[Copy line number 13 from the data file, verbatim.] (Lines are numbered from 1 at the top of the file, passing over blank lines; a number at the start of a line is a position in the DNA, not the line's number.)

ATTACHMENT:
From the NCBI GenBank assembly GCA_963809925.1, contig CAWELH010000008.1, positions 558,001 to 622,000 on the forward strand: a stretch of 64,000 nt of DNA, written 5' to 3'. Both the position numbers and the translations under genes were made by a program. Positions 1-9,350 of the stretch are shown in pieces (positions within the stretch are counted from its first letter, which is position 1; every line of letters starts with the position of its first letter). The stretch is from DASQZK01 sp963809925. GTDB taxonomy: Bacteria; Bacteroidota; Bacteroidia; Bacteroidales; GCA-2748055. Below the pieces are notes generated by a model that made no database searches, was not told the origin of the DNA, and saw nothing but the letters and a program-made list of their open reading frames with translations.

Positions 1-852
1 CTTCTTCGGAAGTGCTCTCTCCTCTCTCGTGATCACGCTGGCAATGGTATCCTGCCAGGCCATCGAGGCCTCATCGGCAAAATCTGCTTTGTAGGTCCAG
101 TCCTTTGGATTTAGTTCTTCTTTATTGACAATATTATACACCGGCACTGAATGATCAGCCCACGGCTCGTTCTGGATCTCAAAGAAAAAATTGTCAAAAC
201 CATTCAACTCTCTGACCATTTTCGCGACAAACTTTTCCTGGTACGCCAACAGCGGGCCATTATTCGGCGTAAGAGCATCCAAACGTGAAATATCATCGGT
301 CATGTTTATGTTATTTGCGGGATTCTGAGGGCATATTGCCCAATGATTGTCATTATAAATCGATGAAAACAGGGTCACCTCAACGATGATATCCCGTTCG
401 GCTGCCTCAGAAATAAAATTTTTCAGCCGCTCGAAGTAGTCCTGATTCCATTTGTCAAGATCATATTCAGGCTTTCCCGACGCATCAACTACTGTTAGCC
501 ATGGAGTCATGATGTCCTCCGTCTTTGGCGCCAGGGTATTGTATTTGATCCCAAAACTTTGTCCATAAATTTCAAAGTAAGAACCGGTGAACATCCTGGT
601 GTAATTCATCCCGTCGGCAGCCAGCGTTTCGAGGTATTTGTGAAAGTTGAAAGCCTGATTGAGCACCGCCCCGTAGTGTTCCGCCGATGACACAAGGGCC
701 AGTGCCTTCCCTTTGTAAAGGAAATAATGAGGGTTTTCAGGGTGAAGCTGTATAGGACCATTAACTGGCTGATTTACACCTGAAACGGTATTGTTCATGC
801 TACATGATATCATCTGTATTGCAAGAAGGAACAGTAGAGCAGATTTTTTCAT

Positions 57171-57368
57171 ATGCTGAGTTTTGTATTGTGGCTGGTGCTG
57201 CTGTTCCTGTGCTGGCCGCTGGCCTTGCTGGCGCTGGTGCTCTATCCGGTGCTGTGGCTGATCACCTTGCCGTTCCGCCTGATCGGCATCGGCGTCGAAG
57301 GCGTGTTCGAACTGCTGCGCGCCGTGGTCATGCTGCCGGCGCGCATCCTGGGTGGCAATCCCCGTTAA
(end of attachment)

57171 ATGCTGAGTTTTGTATTGTGGCTGGTGCTG